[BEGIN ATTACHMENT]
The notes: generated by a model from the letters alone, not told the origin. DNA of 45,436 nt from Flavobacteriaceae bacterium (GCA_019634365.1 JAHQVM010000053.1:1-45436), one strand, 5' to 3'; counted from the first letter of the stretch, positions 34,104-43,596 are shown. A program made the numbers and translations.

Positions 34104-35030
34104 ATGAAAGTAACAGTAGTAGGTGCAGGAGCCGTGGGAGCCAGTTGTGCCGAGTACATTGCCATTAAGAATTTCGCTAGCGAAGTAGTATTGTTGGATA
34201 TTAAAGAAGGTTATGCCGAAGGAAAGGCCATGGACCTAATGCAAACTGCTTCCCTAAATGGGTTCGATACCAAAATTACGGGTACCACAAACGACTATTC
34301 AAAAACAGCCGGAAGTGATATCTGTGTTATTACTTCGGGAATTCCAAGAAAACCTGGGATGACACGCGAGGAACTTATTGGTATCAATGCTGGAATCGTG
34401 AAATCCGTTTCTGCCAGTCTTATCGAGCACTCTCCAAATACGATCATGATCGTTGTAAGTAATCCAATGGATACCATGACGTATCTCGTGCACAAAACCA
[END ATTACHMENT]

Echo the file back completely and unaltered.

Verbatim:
The notes: generated by a model from the letters alone, not told the origin. DNA of 45,436 nt from Flavobacteriaceae bacterium (GCA_019634365.1 JAHQVM010000053.1:1-45436), one strand, 5' to 3'; counted from the first letter of the stretch, positions 34,104-43,596 are shown. A program made the numbers and translations.

Positions 34104-35030
34104 ATGAAAGTAACAGTAGTAGGTGCAGGAGCCGTGGGAGCCAGTTGTGCCGAGTACATTGCCATTAAGAATTTCGCTAGCGAAGTAGTATTGTTGGATA
34201 TTAAAGAAGGTTATGCCGAAGGAAAGGCCATGGACCTAATGCAAACTGCTTCCCTAAATGGGTTCGATACCAAAATTACGGGTACCACAAACGACTATTC
34301 AAAAACAGCCGGAAGTGATATCTGTGTTATTACTTCGGGAATTCCAAGAAAACCTGGGATGACACGCGAGGAACTTATTGGTATCAATGCTGGAATCGTG
34401 AAATCCGTTTCTGCCAGTCTTATCGAGCACTCTCCAAATACGATCATGATCGTTGTAAGTAATCCAATGGATACCATGACGTATCTCGTGCACAAAACCA